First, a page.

LORD OF THE NUTCRACKER MEN by Iain Lawrence
FICTION
Released: Oct. 1, 2001

In 1914, Johnny Briggs's father marches off to WWI with the promise that he will be home by Christmas. Read full book review >
FRIENDS AND SCHOOL
Released: Oct. 1, 2001

"An illuminating discussion of the Great Irish Famine and how emigrants contributed to the growth of cities around the world. (Nonfiction. 10-14)"
Using illustrations from mid-19th-century newspapers and stories of people actually involved, Bartoletti has written a fascinating account of a terrible time. Read full book review >

ANNE FRANK IN THE WORLD by Anne Frank House
BIOGRAPHY
Released: Oct. 1, 2001

"While there are other excellent photo histories of the Holocaust, this slim volume has the attraction of Anne Frank to draw young people in. (Nonfiction. 12-14)"
The life of Anne Frank serves as the frame for this photomontage of the rise of Nazism in Germany and the Netherlands. Read full book review >
ANIMALS
Released: Oct. 1, 2001

"An excellent look at how researchers work and a fascinating introduction to chimpanzees. (Nonfiction. 8-12)"
Goodall's latest is a fascinating look at the behavior, development, and communication methods of the animals she has devoted her life to studying. Read full book review >
MANSA MUSA by Khephra Burns
FICTION
Released: Oct. 1, 2001

"As much about Mansa Musa's inner journey to selfhood as his outer coming of age, this is a feast for the eye and spirit both. (Illustrated fiction. 10-12)"
Illustrated by the Dillons (Two Little Trains, p. 561, etc.) at their most magisterial, this original tale of the youth of Kankan Musa, the most renowned royal descendant of the great king of Mali, Sundiata, makes a grand, compelling, sumptuously presented narrative. Read full book review >

STOLEN BY THE SEA by Anna Myers
ADVENTURE
Released: Oct. 1, 2001

"Sherry Garland's Silent Storm (1993) is a more compelling fictional account of the hurricane. (Fiction. 10-13)"
In this oddly distant disaster tale, two young people from opposite sides of the socioeconomic tracks are caught in the devastating Galveston Hurricane of 1900. Read full book review >
THE SEEING STONE by Kevin Crossley-Holland
FAIRY TALES, FOLKTALES AND MYTHS
Released: Oct. 1, 2001

"One cannot help but compare it to T.H. White's Once and Future King, and one might be far more inclined to put that in the hands of youngsters eager for legend. (Fiction. 11-15)"
In Great Britain, this first volume in a projected Arthurian trilogy was shortlisted for the Whitbread Award, the Guardian Children's Book Prize, and won the Bronze medal, Smarties Prize. Read full book review >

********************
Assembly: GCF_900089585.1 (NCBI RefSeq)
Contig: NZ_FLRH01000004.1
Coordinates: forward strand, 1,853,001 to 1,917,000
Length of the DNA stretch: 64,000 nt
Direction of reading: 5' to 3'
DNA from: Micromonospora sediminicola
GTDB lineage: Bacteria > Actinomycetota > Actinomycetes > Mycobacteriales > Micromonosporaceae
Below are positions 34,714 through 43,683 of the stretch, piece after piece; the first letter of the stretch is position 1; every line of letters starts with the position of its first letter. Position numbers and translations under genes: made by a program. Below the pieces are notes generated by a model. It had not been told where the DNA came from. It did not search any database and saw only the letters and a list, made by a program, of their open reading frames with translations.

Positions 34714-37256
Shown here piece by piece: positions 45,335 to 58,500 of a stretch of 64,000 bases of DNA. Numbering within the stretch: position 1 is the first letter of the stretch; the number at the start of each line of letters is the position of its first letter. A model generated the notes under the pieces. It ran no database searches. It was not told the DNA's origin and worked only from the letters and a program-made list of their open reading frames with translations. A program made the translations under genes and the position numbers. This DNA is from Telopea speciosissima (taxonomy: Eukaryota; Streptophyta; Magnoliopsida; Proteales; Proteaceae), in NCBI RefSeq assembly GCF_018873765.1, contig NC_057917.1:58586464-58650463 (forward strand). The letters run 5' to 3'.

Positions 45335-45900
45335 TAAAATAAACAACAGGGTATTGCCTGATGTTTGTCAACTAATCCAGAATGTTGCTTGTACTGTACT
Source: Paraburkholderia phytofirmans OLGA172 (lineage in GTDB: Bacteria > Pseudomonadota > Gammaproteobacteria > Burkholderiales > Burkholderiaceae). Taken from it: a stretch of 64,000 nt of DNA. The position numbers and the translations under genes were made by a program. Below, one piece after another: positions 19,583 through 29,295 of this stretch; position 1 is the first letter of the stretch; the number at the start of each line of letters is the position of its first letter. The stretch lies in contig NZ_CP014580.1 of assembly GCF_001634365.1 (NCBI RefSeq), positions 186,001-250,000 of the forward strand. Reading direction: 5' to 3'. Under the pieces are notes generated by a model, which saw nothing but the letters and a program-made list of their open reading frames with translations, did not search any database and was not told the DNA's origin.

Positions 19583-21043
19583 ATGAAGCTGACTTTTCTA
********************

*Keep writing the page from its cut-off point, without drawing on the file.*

LEONARDO’S HORSE by Jean Fritz
ANIMALS
Released: Oct. 1, 2001

"Together, Fritz and Talbott have forged an extraordinary tribute to two dreamers 500 years apart. (Biography. 7-12)"
A veteran writer of lively biographies has turned her attention to quite an engaging story: the biography of an equine sculpture. Read full book review >
TILL TOMORROW by John Donahue
FICTION
Released: Sept. 21, 2001

"As Claude puts it, friends say a demain—until tomorrow—and that is how these boys will spend their time together. (Fiction. 8-12)"
It's the summer of 1961, and the tensions in divided Berlin are leading to fears of World War III. Read full book review >
THE REVENGE OF RANDAL REESE-RAT by Tor Seidler
ANIMALS
Released: Sept. 20, 2001

"Loyally and lovably ratty. (Fiction. 8-12)"
Though a rational ratriot, Randal Reese-Rat can't help being jealous and slightly embarrassed at the way Montague Mad-Rat both saved ratkind and stole his fiancé from him in A Rat's Tale (1986). Read full book review >
PARENTS WANTED by George Harrar
NATURE
Released: Sept. 20, 2001

"A killer read. (Fiction. 10-14)"
"So you know I'm obnoxious right?" Read full book review >
TENDER by Valerie Hobbs
FAMILY AND GROWING UP
Released: Sept. 19, 2001

"A leisurely paced, somewhat gloomy story, but one that is, in the end, rewarding. (Fiction. 12-15)"
A sad, but ultimately hopeful story about missed connections and the opportunity for second chances. Read full book review >
Kirkus Interview
Brad Parks
author of SAY NOTHING
March 7, 2017

In Brad Parks’ new thriller Say Nothing, judge Scott Sampson doesn’t brag about having a perfect life, but the evidence is clear: a prestigious job. A beloved family. On an ordinary Wednesday afternoon, he is about to pick up his six-year-old twins to go swimming when his wife, Alison, texts him that she’ll get the kids from school instead. It’s not until she gets home later that Scott realizes she doesn’t have the children. And she never sent the text. Then the phone rings, and every parent’s most chilling nightmare begins. A man has stolen Sam and Emma. For Scott and Alison, the kidnapper’s call is only the beginning of a twisting, gut-churning ordeal of blackmail, deceit, and terror; a high-profile trial like none the judge or his wife has ever experienced. Their marriage falters. Suspicions and long-buried jealousies rise to the surface. Fractures appear. Lies are told. “The nerve-shredding never lets up for a minute as Parks picks you up by the scruff of the neck, shakes you vigorously, and repeats over and over again till a climax so harrowing that you’ll be shaking with gratitude that it’s finally over,” our critic writes in a starred review. View video >